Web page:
There are a number of ways of preserving old urls, and again this is a subject that I could spend hours going into, whichever method you choose, ensure the urls are set to carry out 301 permanent redirects to the new content that has been created.
Large migration scenario
If you are carrying out a very large migration from a non Contensis system, probably the most sensible option is to create an export from Contensis of old vs new urls.
When our import tools run, it is possible to configure the tools to fill in a meta-data entry of Original.URL. This can be used to create a very simple mapping of old vs new urls.
When the export is done, you could use the url rewriting functionality built into IIS7+ or you could use a tool called ISAPI Rewrite by Helicon.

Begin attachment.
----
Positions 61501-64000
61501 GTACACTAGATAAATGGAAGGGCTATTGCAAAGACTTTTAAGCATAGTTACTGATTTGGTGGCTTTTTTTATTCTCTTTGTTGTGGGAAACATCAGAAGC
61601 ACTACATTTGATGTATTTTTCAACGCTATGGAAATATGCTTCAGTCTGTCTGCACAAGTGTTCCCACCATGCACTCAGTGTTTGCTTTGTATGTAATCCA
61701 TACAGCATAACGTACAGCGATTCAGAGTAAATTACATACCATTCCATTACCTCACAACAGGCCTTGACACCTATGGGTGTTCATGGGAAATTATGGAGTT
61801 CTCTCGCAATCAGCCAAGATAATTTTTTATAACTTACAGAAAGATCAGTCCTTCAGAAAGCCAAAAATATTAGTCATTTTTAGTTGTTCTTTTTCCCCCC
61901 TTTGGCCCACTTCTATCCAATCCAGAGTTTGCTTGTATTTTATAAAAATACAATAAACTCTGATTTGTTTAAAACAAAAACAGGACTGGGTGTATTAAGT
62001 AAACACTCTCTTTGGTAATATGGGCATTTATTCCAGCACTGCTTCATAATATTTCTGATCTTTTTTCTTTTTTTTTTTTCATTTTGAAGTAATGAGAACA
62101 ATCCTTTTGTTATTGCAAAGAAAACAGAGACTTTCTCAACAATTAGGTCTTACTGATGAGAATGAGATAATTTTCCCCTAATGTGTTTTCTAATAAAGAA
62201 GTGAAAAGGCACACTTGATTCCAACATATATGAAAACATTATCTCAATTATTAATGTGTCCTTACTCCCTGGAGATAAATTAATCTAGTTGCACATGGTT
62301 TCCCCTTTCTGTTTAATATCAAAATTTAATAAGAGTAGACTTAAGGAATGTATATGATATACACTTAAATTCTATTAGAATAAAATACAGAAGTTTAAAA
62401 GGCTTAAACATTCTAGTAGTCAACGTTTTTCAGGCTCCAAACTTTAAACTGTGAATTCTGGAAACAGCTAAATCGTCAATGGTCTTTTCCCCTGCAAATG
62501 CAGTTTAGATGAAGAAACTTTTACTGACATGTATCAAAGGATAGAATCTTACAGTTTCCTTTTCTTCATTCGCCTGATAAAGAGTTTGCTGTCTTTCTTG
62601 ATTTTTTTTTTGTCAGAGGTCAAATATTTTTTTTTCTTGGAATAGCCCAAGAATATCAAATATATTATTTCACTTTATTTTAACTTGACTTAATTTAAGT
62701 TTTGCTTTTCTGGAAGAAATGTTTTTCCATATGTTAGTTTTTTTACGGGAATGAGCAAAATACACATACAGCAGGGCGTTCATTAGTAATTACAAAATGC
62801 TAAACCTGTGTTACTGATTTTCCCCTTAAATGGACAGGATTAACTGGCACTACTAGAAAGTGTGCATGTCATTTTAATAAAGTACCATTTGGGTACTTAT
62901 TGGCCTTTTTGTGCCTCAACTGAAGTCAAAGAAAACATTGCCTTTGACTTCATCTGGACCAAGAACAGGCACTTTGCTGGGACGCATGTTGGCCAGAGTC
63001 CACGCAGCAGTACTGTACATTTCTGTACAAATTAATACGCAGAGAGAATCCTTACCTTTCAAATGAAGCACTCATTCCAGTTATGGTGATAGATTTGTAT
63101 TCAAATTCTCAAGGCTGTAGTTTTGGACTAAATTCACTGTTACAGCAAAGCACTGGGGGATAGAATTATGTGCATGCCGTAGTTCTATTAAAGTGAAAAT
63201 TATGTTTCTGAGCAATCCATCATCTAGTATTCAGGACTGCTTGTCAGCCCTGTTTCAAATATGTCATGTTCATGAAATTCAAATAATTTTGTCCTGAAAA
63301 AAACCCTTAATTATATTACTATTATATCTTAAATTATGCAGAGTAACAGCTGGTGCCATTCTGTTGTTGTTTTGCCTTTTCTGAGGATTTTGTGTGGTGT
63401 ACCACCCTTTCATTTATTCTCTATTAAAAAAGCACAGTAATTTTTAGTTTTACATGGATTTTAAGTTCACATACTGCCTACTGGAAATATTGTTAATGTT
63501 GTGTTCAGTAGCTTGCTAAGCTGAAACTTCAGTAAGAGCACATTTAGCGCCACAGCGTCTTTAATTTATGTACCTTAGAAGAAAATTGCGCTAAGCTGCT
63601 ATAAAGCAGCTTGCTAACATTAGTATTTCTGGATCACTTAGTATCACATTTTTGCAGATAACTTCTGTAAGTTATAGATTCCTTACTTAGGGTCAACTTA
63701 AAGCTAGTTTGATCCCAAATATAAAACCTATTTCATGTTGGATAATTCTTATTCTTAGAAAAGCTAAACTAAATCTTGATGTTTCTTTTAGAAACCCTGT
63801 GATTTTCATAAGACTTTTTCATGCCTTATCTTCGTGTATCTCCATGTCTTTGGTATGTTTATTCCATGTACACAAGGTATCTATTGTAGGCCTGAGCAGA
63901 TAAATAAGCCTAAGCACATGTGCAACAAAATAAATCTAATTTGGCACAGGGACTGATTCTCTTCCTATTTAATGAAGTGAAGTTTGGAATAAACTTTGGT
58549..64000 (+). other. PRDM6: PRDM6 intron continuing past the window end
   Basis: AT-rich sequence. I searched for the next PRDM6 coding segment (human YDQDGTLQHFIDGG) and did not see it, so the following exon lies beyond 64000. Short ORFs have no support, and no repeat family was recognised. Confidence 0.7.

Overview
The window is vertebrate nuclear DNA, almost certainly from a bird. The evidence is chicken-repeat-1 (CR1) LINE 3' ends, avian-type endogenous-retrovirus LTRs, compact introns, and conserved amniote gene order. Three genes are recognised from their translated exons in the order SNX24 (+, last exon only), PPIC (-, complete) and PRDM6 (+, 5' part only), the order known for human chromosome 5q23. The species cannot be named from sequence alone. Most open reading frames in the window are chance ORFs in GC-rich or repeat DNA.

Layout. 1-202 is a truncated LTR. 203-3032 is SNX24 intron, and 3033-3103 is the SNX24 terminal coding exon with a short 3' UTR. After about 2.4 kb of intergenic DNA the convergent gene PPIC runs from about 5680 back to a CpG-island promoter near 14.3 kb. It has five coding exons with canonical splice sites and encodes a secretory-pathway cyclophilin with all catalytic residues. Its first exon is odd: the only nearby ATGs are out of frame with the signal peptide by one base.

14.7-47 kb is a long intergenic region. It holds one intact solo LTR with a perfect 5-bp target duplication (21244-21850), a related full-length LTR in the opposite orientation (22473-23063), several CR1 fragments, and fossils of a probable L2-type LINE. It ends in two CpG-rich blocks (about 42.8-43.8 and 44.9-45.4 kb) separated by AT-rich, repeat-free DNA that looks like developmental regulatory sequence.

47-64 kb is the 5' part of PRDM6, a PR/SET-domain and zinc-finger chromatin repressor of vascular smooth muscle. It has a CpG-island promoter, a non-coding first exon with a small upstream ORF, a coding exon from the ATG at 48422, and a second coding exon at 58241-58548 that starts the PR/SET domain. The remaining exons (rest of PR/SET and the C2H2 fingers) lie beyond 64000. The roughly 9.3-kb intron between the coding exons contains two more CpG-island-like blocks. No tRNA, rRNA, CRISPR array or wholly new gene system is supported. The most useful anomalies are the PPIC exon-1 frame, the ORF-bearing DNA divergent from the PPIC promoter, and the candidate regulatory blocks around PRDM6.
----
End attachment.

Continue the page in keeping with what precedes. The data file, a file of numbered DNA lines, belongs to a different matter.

Either are sensible, and the approach depends upon which suits your needs better. Personally I prefer the disconnection of the Helicon tool, and the fact that it does not interfere with your web.config (causing a site restart every time you change a record) but Helicon is paid and IIS7 is free (Once you have paid for windows).
Small manual migration
If you are carrying out a small manual migration, then it may be worth simply using the alias functionality in Contensis to add an alias to any page that wants to host old content urls. Simply add the alias through the Properties tab of any content item in Contensis.
Check your Live Site early
Contensis has a notion of a preview site, which can be used to see changes to content before they have been approved. When you are working with Contensis for the first time, or even for Contensis veterans, it is possible to forget to check the site on Live, and simply keep checking the preview (test) site.